File photo: Clashes erupted in Amhara early July prompting the authorities in Addis Ababa on August 4 to declare a six-month state of emergency. AFP
The Tana High-Level Forum on Security in Africa said in a statement Thursday that the annual gathering of African leaders, set for October, has been pushed back to April 2024 “due to unforeseen circumstances.”
The forum takes place in Ethiopia’s Amhara region, which has experienced months of clashes as the federal government tries to disarm local fighters who had been its allies in a recent two-year conflict in the neighboring Tigray region.
The Tana forum describes itself as a platform for “African-led solutions to the continent’s most pressing security challenges.” In recent years, some of those challenges have occurred in the forum’s backyard as the government of Prime Minister Abiy Ahmed struggles to contain ethnic groups that defy efforts to centralize power.
There are frequent reports from Amhara, Ethiopia’s second most populous region, of deadly drone strikes, shelling and other violence in regional towns including Lalibela. Fighting has also occurred in the town of Bahir Dar, where the peace forum takes place. Bahir Dar residents told The Associated Press last month they could hear military aircraft overhead and gunfire in the streets.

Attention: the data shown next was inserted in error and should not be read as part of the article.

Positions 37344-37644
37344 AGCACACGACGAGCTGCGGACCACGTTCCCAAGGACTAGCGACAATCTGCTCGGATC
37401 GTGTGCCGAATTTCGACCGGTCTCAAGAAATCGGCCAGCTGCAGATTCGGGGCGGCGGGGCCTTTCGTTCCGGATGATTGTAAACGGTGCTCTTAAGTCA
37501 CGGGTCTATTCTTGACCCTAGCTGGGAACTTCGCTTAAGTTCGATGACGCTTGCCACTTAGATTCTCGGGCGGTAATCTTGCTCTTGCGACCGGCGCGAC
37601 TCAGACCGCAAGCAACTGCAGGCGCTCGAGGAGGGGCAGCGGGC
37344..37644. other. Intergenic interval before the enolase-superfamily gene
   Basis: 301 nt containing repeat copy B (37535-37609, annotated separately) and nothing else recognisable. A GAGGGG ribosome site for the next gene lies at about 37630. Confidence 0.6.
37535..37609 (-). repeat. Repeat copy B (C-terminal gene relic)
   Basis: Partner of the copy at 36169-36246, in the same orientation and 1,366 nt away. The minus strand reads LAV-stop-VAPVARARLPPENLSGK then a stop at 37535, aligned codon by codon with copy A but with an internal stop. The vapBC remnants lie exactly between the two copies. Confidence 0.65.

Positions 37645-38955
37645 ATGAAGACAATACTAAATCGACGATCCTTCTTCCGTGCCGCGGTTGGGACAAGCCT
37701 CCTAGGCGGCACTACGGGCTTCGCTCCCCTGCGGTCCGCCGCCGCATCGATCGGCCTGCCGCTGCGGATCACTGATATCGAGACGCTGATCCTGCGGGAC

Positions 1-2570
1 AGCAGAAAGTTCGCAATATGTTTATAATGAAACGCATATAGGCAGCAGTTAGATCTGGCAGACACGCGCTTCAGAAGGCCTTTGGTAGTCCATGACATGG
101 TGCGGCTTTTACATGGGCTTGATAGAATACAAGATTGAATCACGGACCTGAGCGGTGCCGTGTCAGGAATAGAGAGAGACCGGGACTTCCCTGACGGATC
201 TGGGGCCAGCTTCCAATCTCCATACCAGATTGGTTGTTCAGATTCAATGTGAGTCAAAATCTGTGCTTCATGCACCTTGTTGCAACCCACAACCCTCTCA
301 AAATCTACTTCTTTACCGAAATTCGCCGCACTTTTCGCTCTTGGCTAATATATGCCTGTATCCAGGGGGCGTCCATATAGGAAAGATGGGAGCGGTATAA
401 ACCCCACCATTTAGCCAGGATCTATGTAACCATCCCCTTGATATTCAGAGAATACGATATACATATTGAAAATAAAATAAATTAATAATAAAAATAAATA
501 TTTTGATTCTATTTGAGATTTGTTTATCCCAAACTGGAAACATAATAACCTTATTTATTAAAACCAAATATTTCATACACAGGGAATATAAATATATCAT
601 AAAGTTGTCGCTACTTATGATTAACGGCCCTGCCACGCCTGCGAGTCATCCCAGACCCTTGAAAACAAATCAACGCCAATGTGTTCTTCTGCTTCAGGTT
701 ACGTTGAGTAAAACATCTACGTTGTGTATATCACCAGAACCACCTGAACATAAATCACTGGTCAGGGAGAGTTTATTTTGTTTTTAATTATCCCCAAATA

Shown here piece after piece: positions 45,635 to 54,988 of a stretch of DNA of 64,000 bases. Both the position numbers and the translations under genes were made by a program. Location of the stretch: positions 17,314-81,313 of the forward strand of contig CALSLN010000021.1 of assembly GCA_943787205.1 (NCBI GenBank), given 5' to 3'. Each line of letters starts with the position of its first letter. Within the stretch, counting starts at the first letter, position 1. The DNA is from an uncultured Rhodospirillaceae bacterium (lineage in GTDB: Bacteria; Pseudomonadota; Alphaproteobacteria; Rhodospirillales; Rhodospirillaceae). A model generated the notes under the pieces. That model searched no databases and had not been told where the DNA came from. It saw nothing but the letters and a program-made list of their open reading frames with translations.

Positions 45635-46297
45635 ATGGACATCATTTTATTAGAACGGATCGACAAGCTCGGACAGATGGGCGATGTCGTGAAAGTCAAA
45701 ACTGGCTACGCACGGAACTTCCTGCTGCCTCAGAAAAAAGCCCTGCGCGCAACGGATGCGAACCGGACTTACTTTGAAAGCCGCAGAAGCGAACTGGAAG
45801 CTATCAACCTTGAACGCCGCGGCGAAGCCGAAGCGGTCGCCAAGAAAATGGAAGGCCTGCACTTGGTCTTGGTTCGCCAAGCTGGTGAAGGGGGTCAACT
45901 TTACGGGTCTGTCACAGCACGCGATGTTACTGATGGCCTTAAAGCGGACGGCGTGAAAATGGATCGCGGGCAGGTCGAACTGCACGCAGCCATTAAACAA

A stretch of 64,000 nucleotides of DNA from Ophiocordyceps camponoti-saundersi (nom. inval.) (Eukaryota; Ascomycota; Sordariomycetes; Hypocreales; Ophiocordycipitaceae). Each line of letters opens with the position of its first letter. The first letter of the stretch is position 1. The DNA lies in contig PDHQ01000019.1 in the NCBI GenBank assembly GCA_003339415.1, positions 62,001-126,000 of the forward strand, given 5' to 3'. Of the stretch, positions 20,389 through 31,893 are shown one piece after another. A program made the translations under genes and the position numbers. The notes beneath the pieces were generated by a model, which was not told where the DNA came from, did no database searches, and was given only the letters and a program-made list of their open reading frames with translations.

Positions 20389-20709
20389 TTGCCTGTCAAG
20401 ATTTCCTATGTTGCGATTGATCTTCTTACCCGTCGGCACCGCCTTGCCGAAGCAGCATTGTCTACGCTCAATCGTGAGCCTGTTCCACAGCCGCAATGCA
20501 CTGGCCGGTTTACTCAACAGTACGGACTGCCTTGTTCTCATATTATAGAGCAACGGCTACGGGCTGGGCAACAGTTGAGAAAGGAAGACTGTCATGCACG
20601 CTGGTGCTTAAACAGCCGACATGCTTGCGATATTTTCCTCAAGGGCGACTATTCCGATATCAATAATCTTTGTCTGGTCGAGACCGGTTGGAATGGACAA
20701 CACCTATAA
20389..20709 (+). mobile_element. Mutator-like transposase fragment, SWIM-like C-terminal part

Calls to the Tana forum went unanswered on Friday. The non-governmental organization's key partners include Ethiopia's government, the Ethiopia-based African Union and the United Nations.
This week, a U.N.-backed international commission of human rights experts on Ethiopia warned that “violent confrontations are now at a near-national scale, with alarming reports of violations against civilians in the Amhara region and ongoing atrocities in Tigray.”
Ethiopia announced a state of emergency in the Amhara region last month, and the experts cited reports of “mass arbitrary detention of Amhara civilians,” including at least one drone strike carried by government forces.
Ethiopia’s government often tries to cover up the extent of such violence and crackdowns, barring the U.N.-backed experts, human rights researchers and journalists from Tigray and other affected areas. The experts described the government’s attempt at a justice process for victims as flawed, rushed and not trusted by many, including those targeted by federal authorities and combatants.
Now Ethiopia’s government wants to end the mandate of the U.N.-backed inquiry, following the quiet end to a separate investigation backed by the African Union. The U.N. Human Rights Council is set to decide early next month whether to extend it.
On Thursday, some African countries spoke up at the U.N. council in support of Ethiopia’s belief that it can deliver justice on its own.